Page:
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    Holiday Customs Origins

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    ScarletteSpider

    Posts : 16
    Join date : 2013-01-13
    Age : 58
    Location : Denver, CO, USA

    Holiday Customs Origins

    Post by ScarletteSpider on Wed Jan 16, 2013 4:33 am

    Do you ever wonder why we do and decorate the way we do at Christmas? Easter? Halloween? They all have roots in ancient Pagan practices for the Equinox and Solstice celebrations of those times of year.

    Christmas has begged, borrowed and stolen many practices and customs from Druidism which the Winter Solstice (December 21st) being the longest night of the year. In ancient times it was believed that God and the Sun are the same thing, because without the Sun all things would perish and life would cease for all things. So the 12 days of Yule Tide was the midwinter religious observance, that starts at sunset of December 21st and ends sunrise of January 1st. If you look at the lyrics of "The 12 Days of Christmas" which was originally the "12 Days of Yule Tide" you get clues as to what was done on each day of the 12 days of celebration. All were things that required an entire community to accomplish, to help tide them over for the rest of winter, and to prepare for spring. And some was just because everyone loves a good party! Cheeses were made (maids a milking), foul was prepared for feasts and winter stores in the larders (just how many different birds does the song quote? lol), and young men (lords a leaping) did their best to impress young ladies (ladies dancing) to convince them to accept proposals of marriage (5 golden rings).

    But they also believed that during Winter Solstice night that God/Sun would take a long winter's nap, and would require much cajoling and convincing to wake up. They actually believed that without this the Sun may very well not rise the next morning. All night vigils of storytelling, genealogies, songs and prayer would precede the dawn "Drumming Up the Sun". It is why we read “The Night Before Christmas” to our children at bedtime on Christmas Eve, and why we go caroling to bring good cheer to shut-in's, the elderly and disabled unable to commute to the community centers/halls the festivities were being held. But much of how we decorate our homes is steeped in ancient Druidic practices that would entice God/Sun to rise Winter Solstice morning.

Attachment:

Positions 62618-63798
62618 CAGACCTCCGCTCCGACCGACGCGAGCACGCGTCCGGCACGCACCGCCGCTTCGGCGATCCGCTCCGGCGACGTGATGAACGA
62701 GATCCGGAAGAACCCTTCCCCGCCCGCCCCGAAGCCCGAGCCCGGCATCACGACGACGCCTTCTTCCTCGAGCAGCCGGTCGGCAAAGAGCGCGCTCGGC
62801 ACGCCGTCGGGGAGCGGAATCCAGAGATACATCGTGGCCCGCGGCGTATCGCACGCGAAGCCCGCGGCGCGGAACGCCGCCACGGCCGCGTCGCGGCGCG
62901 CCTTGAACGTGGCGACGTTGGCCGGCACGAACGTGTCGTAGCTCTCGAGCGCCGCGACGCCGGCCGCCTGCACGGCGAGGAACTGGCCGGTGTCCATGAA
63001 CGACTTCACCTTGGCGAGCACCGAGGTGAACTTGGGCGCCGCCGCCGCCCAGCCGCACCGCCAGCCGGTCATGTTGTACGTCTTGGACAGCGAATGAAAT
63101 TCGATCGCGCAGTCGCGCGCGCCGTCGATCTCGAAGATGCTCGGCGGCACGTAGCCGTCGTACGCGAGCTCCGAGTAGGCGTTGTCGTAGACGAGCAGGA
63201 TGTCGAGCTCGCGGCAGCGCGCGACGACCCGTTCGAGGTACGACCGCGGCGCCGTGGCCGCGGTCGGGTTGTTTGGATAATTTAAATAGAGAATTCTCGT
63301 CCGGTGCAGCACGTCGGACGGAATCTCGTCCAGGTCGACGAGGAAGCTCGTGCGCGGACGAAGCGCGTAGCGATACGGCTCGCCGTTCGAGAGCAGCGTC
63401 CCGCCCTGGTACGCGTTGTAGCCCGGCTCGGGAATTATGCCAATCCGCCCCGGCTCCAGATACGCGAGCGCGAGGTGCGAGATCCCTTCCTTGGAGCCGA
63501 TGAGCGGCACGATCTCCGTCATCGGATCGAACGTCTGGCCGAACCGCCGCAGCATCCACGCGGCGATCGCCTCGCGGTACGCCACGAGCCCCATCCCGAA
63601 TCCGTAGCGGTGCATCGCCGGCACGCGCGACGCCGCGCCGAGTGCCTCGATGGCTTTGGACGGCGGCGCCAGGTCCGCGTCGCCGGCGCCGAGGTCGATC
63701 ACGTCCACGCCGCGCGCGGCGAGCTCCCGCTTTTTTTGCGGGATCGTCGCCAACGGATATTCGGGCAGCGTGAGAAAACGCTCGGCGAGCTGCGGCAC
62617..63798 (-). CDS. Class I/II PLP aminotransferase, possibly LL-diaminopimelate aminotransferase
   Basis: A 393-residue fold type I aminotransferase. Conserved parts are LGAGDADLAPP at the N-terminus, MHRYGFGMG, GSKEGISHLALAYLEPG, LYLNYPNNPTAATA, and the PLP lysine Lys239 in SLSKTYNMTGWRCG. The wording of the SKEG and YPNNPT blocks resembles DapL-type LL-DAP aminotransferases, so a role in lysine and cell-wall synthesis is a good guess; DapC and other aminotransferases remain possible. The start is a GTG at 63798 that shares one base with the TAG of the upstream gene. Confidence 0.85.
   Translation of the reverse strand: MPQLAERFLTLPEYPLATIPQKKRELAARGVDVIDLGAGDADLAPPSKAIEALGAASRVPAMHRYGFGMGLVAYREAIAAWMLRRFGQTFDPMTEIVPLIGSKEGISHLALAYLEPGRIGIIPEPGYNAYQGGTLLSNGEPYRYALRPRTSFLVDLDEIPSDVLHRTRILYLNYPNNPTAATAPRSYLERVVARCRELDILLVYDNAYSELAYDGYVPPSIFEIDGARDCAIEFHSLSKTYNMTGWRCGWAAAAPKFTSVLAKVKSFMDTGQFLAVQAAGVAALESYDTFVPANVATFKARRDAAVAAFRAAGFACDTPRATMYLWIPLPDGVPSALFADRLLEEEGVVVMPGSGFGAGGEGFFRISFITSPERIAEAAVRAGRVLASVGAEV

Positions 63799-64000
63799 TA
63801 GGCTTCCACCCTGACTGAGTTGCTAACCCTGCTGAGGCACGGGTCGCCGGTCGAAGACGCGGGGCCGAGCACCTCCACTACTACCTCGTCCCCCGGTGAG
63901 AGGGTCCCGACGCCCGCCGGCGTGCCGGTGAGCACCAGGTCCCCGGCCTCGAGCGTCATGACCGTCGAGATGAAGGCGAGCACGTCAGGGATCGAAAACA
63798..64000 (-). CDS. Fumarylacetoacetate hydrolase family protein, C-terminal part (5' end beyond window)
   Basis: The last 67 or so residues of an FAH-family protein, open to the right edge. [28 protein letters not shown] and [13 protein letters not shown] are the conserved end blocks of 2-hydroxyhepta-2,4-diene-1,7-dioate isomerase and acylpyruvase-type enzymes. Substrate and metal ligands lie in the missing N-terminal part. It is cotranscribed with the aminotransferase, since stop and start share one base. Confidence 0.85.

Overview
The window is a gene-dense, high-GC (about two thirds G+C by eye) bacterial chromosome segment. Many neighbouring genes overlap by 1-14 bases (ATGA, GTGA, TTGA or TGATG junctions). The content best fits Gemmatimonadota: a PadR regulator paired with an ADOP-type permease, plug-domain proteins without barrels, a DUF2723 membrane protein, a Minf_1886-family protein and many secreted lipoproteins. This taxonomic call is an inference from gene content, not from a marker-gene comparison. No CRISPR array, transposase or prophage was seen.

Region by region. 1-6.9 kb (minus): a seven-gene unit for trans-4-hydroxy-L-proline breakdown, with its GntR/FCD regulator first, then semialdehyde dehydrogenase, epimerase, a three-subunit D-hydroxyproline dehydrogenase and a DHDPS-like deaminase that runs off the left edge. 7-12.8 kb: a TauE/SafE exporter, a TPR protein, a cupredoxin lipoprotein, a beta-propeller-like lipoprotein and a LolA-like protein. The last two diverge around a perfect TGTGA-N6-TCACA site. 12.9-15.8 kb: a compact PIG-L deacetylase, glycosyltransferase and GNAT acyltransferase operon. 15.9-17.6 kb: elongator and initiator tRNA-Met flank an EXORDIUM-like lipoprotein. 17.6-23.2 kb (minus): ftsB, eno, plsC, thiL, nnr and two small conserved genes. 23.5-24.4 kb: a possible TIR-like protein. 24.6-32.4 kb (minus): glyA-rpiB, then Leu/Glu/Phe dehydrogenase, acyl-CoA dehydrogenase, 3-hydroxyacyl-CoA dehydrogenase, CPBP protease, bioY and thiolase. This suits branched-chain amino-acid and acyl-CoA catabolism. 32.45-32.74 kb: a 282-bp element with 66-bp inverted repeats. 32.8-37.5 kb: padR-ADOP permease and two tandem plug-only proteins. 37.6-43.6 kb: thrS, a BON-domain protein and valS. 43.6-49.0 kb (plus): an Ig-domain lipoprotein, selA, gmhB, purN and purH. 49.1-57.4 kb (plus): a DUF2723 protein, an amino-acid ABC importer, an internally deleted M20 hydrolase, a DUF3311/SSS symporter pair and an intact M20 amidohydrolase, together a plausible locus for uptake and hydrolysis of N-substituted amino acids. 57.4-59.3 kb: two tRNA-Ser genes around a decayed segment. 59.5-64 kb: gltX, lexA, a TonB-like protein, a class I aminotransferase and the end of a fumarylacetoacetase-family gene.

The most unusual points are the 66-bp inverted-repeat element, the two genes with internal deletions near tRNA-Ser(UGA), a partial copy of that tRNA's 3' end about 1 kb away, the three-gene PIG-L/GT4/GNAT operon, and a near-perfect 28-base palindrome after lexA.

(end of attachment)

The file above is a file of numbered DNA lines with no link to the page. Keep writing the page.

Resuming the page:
The evergreen Yule Tree was brought indoors and decorated as a symbol of God's promise of everlasting life. That no matter how cold or bleak winter was, the evergreens reminded us that even then there is life on and in Mother Earth. Yule Trees were decorated with strings of popcorn and cranberries, citrus poked with pins with bright colored beads and cloves not only to smell good and look pretty, but to remind God/Sun that He was to provide a bountiful harvest next year. The decorated oranges, lemons, limes and apples is why most Christmas ornaments are round! Apples in particular because if you slice it in half just right, the seeds make up a five pointed star in the middle. The strings of popcorn and cranberries is why we hang garland!

    But the best part is the lights, which were originally small candles which you see depicted in Victorian era Yule Trees. These were to honor the long time friends and sometimes foes of humans, the Faeries! Every good Druid household had practices that honored Faeries, because to be on their bad side could mean all sorts of catastrophes. They were blamed for every ill thing that would come to pass in a home or village, so keeping on their good side was of tantamount importance. Granted the modern day electrical Faerie lights not only mimic Will O' Wisps more accurately than candles do, and are a lot safer and prettier!